Are These 3 Biases Killing Your Investing Profits?

Are These 3 Biases Killing Your Investing Profits?

Last week, I wrote about the pain of losses. We have mathematical proof showing that painful feelings of losses cloud our decisions.

If we overcome that fear of pain, we could achieve better results as traders.

But shrinking from the pain of losses is just one way our emotions can negatively influence our portfolio.

Behavioral finance experts have identified dozens of ways we can go wrong in deciding when to buy and sell. Their data shows that we all have biases that drive mistakes.

Let’s take a look at three major biases you could be carrying that could drag down your portfolio…

Are These 3 Biases Killing Your Profits?

Let’s start with salience. This is an important bias to understand. It means we tend to focus on the wrong things.

As investors, we may overweight the latest news. For example, let’s say we see that inflation rose 0.1% last month. That’s a big decline from six months ago. We expect inflation to stay low and start buying stocks aggressively.

The latest report is salient information. If only we were to dig deeper, we would see that home prices are reported with a lag. Just that one factor might drive inflation to 0.3% next month.

This requires a detailed analysis, but many investors don’t dig deep. They take a single data point and run with that.

Research shows we’re comfortable doing that. It’s easy to make decisions without detailed analysis.

It’s also easy to do what everyone else is doing. If we find that inflation is set to rise while everyone believes it will fall, we are uncomfortable. That’s the herding instinct, our natural desire to be part of the in-crowd. For investors, herding means that instead of going against the crowd, we ignore data and follow our friends.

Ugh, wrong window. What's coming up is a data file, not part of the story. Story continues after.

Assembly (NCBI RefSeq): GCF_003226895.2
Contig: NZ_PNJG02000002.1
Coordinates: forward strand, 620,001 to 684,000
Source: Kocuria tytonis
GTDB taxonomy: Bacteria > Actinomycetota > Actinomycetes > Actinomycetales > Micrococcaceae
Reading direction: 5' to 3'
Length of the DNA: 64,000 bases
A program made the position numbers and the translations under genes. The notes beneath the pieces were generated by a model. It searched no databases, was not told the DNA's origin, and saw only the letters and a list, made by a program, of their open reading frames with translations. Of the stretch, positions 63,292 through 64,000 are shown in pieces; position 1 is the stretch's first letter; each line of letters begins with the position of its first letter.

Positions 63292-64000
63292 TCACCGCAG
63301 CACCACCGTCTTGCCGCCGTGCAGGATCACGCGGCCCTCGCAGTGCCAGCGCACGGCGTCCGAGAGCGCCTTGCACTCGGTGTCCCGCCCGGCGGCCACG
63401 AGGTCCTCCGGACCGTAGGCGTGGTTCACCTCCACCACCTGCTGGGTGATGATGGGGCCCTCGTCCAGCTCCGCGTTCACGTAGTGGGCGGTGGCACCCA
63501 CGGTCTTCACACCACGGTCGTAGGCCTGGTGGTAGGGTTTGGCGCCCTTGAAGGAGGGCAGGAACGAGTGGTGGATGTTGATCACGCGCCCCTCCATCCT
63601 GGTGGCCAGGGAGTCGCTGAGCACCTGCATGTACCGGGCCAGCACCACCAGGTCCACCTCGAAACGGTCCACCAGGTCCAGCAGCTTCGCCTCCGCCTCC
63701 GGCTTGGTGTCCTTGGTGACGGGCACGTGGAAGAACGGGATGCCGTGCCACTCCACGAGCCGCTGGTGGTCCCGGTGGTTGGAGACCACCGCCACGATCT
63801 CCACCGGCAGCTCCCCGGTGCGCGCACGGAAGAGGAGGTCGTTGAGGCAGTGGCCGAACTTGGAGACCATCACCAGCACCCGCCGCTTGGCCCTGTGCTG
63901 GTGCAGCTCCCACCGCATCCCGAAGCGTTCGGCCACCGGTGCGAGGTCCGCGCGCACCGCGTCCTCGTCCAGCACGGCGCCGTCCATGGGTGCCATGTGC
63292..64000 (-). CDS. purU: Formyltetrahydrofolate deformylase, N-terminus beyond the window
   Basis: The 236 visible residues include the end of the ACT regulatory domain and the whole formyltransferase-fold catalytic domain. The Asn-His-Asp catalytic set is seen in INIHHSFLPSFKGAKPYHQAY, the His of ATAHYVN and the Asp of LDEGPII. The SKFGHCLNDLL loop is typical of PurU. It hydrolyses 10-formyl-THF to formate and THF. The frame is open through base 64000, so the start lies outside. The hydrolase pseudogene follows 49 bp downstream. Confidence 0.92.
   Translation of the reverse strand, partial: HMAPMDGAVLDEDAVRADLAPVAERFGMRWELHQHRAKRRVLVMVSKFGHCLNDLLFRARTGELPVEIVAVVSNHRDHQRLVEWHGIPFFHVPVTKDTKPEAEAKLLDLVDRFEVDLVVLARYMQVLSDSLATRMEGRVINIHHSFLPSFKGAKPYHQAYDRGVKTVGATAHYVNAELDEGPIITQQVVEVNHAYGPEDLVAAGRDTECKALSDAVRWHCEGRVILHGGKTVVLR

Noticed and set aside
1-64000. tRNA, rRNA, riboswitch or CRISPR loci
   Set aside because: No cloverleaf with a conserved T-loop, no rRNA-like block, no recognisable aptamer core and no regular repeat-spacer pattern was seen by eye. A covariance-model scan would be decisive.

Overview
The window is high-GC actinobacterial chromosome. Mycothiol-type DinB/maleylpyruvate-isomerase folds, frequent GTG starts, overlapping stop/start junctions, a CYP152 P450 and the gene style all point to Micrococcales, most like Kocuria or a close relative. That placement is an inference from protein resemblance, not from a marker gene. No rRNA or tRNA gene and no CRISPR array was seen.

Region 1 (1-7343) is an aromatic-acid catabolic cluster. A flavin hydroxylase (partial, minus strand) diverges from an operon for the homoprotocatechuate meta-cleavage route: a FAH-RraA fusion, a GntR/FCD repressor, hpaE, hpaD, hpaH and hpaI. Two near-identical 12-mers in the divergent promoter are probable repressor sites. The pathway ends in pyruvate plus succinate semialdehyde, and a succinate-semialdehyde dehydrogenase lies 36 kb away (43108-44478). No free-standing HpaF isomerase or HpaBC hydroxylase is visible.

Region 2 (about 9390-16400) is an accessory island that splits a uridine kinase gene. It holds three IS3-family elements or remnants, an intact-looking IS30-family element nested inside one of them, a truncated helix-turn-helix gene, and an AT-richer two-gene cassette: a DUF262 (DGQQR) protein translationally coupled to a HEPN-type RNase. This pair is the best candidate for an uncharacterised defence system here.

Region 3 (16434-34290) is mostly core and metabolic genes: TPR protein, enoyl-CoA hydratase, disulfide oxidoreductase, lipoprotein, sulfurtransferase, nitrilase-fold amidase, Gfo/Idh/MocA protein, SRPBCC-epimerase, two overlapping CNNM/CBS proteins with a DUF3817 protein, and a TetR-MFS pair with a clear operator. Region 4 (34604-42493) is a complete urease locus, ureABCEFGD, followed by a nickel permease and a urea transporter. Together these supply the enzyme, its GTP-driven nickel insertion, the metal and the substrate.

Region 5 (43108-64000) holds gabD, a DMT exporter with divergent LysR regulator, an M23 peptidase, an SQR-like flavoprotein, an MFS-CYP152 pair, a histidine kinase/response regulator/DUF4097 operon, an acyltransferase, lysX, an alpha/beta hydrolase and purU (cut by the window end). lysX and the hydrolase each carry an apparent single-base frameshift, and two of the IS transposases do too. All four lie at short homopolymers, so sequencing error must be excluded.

The tendency to ignore data is especially common when the data contradicts what we want to believe. This is known as the anchoring bias.

Sometimes we anchor on previous prices. It’s common to anchor on recent highs. We expect prices to reach those highs again. Low prices mean we’re getting a bargain.

We overlook the fact that lower prices could mean sales are falling. Or profit margins are shrinking. More often than not, low prices mean bad news rather than a chance to buy at a bargain.

Anchoring means investors ignore the latest information. They focus on something that confirms what they want to believe.

While there are research papers on these biases (and many others) the real world isn’t as precise as academic research. Biases often interact and amplify each other, and GameStop (NYSE: GME) is a good example of that happening in the real world…

The Perfect Storm for Biases Running Amok

GameStop hit the news in January 2021. Traders on a Reddit message board started buying. They wanted to teach Wall Street short traders a lesson or something.

Their buying pushed the price up. The hedge fund they targeted did suffer losses. Eventually, the manager shut the fund down. Poor guy. He’s probably thinking about the lessons he learned in his $44 million Miami home.

As individuals piled into the GME trade, they were driven by the salient information that Redditors had found a way to make millions. In reality, few actually made large profits in the trade. There are rumors that some of the biggest hedge funds did profit from the trading frenzy. That’s probably true.

Much of the buying resulted from erroneous anchors. Many investors anchor on information they like to believe. They bought GameStop at $60 a share in early 2021. They anchored on the recent high of $120 a share. They were getting a 50% discount in their mind.

They believed the stock would double — or more. The argument was that it was $120 at one time, so it would surely reach that level again.

Buying also allowed investors to be part of the herd. Millions of individuals were buying. They were online congratulating each other for buying. But unfortunately, many never profited.

The chart below shows that GME never reached its old high. Although the stock has been volatile, it’s generally been in a downtrend for more than two years.

GME Never Returns to Old Highs

GameStop (GME) Never Returns to Old Highs

Rational investors avoided GME. The company was (and still is) losing money. Management described the company’s situation in the 2022 annual report: